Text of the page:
U.S. Sen. Dick Durbin (D-Ill.) is pushing legislation that would protect young immigrants from deportation under President-elect Donald Trump.
Durbin said Tuesday the proposed Bridge Act would apply to about 800,000 undocumented immigrants who came to the country as children, known as “dreamers.” The measure would protect dreamers from immediate deportation and allow them to work in the country legally.
According to federal data, Illinois has the third most DACA recipients with almost 70,000 immigrants protected under the program.
The Bridge Act is an extension of protections President Barack Obama granted as an executive action in the Deferred Action for Childhood Arrivals. Because DACA is not a law, Trump could end the program without Congressional permission.
Trump during the campaign trail pledged to abolish DACA, but he recently softened his position in an interview with Time magazine, saying he is willing to “work something out that’s going to make people happy and proud.”
Durbin said the only reliable way to keep the protections for undocumented youth is through congressional action.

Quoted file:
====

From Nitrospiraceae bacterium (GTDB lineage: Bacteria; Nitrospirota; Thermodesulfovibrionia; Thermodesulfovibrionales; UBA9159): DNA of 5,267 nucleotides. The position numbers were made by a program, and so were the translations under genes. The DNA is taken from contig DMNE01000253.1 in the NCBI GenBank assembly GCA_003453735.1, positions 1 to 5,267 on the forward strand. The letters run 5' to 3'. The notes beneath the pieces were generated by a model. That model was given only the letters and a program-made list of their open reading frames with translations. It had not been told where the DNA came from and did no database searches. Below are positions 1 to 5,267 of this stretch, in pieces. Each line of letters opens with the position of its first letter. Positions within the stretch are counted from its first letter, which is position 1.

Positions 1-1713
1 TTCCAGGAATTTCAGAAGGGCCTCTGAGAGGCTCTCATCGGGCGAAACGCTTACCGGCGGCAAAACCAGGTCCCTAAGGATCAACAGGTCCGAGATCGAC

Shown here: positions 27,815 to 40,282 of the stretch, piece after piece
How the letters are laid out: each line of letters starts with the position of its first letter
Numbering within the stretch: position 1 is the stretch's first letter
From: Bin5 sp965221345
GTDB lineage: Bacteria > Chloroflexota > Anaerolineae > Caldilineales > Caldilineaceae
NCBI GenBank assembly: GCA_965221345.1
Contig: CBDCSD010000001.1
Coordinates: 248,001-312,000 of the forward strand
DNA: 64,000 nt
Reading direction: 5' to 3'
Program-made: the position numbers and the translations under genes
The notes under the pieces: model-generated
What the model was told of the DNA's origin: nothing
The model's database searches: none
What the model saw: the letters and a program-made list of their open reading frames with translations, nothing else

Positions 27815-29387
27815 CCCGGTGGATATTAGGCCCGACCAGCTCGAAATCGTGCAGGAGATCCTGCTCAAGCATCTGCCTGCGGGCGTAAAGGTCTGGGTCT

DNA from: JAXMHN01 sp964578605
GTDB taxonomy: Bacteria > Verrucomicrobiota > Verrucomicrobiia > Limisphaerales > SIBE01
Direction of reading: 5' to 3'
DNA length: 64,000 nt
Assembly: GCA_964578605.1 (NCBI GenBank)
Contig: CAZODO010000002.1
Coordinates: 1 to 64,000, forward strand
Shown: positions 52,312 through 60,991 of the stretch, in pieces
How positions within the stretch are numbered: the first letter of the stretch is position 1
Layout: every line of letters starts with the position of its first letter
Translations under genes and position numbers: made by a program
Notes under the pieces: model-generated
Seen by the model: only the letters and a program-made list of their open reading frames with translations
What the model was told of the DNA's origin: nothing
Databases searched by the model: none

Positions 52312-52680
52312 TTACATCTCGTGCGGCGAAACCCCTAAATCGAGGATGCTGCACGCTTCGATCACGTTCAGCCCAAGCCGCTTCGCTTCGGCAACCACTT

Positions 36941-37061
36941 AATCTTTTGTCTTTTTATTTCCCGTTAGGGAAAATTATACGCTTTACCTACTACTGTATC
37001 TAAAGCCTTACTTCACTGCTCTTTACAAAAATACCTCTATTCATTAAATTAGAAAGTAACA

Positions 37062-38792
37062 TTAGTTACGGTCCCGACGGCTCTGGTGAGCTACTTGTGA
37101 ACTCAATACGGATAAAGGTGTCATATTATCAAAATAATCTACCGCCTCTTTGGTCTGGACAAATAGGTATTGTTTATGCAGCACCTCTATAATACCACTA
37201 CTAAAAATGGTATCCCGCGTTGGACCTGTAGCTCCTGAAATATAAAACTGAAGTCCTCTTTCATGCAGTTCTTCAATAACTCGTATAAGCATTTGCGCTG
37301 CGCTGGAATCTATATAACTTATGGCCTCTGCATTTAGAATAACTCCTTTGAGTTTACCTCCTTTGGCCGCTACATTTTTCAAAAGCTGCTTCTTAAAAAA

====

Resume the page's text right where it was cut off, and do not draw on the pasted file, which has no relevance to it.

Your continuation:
“Otherwise, many of them will be forced to quit work, drop out of school, and some will face deportation,” he said.
The bill is sponsored by a bipartisan coalition including U.S. Sen. Lindsey Graham (R-SC).
Durbin and Graham have called the bill is a short-term fix and called for Congress to have a more robust conversation.
Durbin has mentioned Carlos Robles as one of the successes from DACA. Robles came to the United States when he was 14 years old. In 2010, he and his brother were arrested and in the process of being deported.
But Robles said thanks to the DACA protections, he and his brother were both allowed to continue living in the United States. Robles said he received a merit-based scholarship at Loyola University and eventually went graduate school at the University of Michigan.
Robles said he worries about his younger sister, who is still in college. If the Bridge Act doesn’t pass and DACA is discontinued, he’s concerned she won’t get a work visa and will have to move back to Mexico and away from the family.
“It’s discouraging to see such a reform isn’t widely embraced,” Robles said.
Durbin said he plans to push the legislation in Congress next year.
Chicago Mayor Rahm Emanuel has also lobbied to keep the DACA program in place. Last week, the mayor met with Trump and gave him a letter signed by mayors throughout the country who support the protections.
Shannon Heffernan is a reporter with WBEZ. You can follow her at @shannon_h.